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30 October 2019, 17:18
Halloween season is upon us again, and we can't help but seek out things that would creep us out any other time of year.
While we love the traditional Halloween tunes such as 'Thriller' or 'Monster Mash', there are also classic songs that have surprisingly spooky undertones.
We've collected a few such songs that have bizarre and sinister backstories to make for a perfect alternative Halloween playlist:
Although this classic was actually written about Phil's divorce from his first wife, its eerie lyrics and mood spawned a creepy urban legend.
The story goes that Phil watched as a man who once attacked his wife drowned. Another version was that Phil wrote the song about a man who watched another man drown, and sang it to him at a concert.
Yet another version claims that when Phil was a young boy, he witnessed a man drowning someone but was too far away to help. Later, he hired a private detective to find the man, sent him a free ticket to his concert, and premiered the song that night with the spotlight on the man the whole time.
Of course, none of these stories are true. We think.
According to Jackson's biographer J Randy Taraborrelli, this pop classic was inspired by letters he received in 1981 from a woman claiming he had fathered one of her twins.
Jackson had never met the woman and ignored the claims. However, she continued to send him letters saying that she loved him and wanted to be with him. The letters disturbed so much that he suffered nightmares.
He later received a parcel containing a photograph of the fan, a gun, and a letter telling him to end his life. The fan would then do the same once she had killed "their" baby, so they could be together in the "next life". The Jacksons later discovered that the fan had been sent to a psychiatric hospital.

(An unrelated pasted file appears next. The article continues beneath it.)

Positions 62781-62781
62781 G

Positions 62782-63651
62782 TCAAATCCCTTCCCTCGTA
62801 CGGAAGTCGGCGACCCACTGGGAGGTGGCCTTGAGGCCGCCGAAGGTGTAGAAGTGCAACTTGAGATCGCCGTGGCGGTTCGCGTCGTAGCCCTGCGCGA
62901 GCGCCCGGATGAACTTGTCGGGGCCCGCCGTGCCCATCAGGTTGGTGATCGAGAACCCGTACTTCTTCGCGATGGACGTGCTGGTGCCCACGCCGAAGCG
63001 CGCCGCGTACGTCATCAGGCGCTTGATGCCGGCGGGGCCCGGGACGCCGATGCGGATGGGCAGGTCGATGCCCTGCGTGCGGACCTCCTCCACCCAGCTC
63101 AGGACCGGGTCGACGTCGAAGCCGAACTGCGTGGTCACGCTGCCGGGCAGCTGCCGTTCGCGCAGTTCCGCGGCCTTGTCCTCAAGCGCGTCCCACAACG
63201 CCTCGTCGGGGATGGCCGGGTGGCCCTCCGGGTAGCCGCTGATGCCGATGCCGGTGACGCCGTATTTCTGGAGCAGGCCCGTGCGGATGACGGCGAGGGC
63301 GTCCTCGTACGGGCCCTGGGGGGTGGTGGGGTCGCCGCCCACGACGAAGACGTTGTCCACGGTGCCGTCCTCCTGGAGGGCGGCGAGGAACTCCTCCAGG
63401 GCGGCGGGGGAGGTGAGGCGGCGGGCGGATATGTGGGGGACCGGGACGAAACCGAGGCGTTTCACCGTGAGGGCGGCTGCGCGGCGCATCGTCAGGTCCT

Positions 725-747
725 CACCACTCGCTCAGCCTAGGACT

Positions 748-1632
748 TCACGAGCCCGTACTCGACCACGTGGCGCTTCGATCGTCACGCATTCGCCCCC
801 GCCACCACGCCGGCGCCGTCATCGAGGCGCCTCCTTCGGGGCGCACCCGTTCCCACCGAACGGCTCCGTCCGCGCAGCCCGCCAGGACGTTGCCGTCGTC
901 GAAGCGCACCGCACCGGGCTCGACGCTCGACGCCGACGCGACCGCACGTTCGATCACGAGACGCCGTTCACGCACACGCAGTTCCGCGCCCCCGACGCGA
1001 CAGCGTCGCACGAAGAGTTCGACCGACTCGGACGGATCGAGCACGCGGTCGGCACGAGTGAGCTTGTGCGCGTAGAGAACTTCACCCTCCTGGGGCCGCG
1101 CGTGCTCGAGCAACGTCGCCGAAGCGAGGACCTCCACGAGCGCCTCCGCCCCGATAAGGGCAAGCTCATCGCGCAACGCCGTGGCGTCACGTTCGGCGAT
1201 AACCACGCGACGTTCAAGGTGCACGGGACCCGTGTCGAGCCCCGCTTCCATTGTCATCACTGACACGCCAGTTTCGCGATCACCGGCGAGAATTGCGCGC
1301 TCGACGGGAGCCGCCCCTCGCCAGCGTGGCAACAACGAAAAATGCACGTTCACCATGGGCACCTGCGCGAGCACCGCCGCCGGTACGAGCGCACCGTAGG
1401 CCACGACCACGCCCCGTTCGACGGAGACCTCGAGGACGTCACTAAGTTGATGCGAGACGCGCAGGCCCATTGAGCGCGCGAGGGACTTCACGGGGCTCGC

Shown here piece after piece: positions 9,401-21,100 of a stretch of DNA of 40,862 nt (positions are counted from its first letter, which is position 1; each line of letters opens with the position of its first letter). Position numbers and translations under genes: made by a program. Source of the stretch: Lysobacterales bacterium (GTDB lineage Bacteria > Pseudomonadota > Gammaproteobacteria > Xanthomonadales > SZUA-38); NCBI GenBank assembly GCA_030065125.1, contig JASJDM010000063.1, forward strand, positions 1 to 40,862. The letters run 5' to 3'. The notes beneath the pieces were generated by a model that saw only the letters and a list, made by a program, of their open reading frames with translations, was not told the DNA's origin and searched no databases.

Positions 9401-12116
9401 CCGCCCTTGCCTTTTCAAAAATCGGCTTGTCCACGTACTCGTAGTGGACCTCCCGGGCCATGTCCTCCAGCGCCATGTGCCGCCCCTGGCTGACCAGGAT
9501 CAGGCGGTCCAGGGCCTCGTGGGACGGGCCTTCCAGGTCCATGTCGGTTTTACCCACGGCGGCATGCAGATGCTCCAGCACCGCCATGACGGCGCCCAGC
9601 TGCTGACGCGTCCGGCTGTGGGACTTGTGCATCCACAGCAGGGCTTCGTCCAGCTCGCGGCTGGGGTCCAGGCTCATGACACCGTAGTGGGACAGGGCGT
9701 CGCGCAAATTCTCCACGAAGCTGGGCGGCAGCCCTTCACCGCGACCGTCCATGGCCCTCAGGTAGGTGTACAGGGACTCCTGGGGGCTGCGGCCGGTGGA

He claimed he was struggling with his life at the time, and was using drugs and consuming a high amount of alcohol.
One day, he woke up and realized he'd dreamed of his mother, who died whe he was just 14.
"My mother appeared, and there was her face, completely clear, particularly her eyes, and she said to me very gently, very reassuringly: 'Let it be,'" McCartney said. "It was lovely. I woke up with a great feeling.
"It was really like she had visited me at this very difficult point in my life and gave me this message: Be gentle, don’t fight things, just try and go with the flow and it will all work out."
This funk classic is the subject of a long-running urban legend.
During an instrumental portion of the song, a high-pitched scream can be heard (between 1:24 and 1:28 on the single version, or between 2:32 and 2:36 on the album version).
This was actually member Billy Beck, but the most common legend claimed it was the voice of someone being murdered in the studio while the tape was rolling.
The most famous version of the myth was that Ester Cordet, who appeared nude on the Honey album cover, had been badly burned by the honey used for the photo shoot, and her screams were accidentally captured on tape.
Thankfully, that wasn't the case. But the scream still sounds rather blood-curdling.
This song was included in the movie Flashdance after Michael Sembello's wife accidentally included it on a tape sent to executives at Paramount Pictures, who were looking for music to use.
Sembello had actually originally written the song with a horror theme, after watching either a slasher film or a news report about a murderer.
This lyrics were meant to be: "He's a maniac, maniac, that's for sure / He will kill your cat and nail it to the door."
Producer Phil Ramone convinced Sembello to write new lyrics to tie in with the film's plot.
This 1979 number one was inspired by a real-life school shooting in the States.
According to writer Bob Geldof, he wrote the song after reading a report about the shooting spree by 16-year-old Brenda Ann Spencer, who fired at children at a school playground in California.
Aftering killing two people, Spencer showed no remorse and her reasoning was simply "I don't like Mondays. This livens up the day".